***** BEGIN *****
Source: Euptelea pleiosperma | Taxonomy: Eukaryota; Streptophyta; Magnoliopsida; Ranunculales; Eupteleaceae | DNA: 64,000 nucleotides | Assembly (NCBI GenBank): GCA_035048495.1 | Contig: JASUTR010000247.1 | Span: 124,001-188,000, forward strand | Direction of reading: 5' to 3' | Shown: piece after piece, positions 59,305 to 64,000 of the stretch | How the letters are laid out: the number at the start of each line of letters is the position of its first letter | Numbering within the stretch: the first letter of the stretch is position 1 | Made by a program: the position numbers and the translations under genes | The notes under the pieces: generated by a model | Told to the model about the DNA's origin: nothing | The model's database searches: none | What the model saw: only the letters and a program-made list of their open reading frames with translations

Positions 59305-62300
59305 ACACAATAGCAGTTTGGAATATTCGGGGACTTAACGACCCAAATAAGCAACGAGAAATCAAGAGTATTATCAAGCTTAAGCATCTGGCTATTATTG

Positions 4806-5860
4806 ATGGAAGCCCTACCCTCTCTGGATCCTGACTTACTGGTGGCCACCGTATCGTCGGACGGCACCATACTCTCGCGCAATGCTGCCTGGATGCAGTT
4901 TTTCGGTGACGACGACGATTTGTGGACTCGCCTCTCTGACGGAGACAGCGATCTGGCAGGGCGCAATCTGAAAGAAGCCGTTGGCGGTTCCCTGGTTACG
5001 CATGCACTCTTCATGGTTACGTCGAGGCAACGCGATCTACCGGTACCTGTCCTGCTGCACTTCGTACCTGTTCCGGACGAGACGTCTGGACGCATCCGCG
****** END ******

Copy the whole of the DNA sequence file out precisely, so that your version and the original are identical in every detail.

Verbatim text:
Source: Euptelea pleiosperma | Taxonomy: Eukaryota; Streptophyta; Magnoliopsida; Ranunculales; Eupteleaceae | DNA: 64,000 nucleotides | Assembly (NCBI GenBank): GCA_035048495.1 | Contig: JASUTR010000247.1 | Span: 124,001-188,000, forward strand | Direction of reading: 5' to 3' | Shown: piece after piece, positions 59,305 to 64,000 of the stretch | How the letters are laid out: the number at the start of each line of letters is the position of its first letter | Numbering within the stretch: the first letter of the stretch is position 1 | Made by a program: the position numbers and the translations under genes | The notes under the pieces: generated by a model | Told to the model about the DNA's origin: nothing | The model's database searches: none | What the model saw: only the letters and a program-made list of their open reading frames with translations

Positions 59305-62300
59305 ACACAATAGCAGTTTGGAATATTCGGGGACTTAACGACCCAAATAAGCAACGAGAAATCAAGAGTATTATCAAGCTTAAGCATCTGGCTATTATTG

Positions 4806-5860
4806 ATGGAAGCCCTACCCTCTCTGGATCCTGACTTACTGGTGGCCACCGTATCGTCGGACGGCACCATACTCTCGCGCAATGCTGCCTGGATGCAGTT
4901 TTTCGGTGACGACGACGATTTGTGGACTCGCCTCTCTGACGGAGACAGCGATCTGGCAGGGCGCAATCTGAAAGAAGCCGTTGGCGGTTCCCTGGTTACG
5001 CATGCACTCTTCATGGTTACGTCGAGGCAACGCGATCTACCGGTACCTGTCCTGCTGCACTTCGTACCTGTTCCGGACGAGACGTCTGGACGCATCCGCG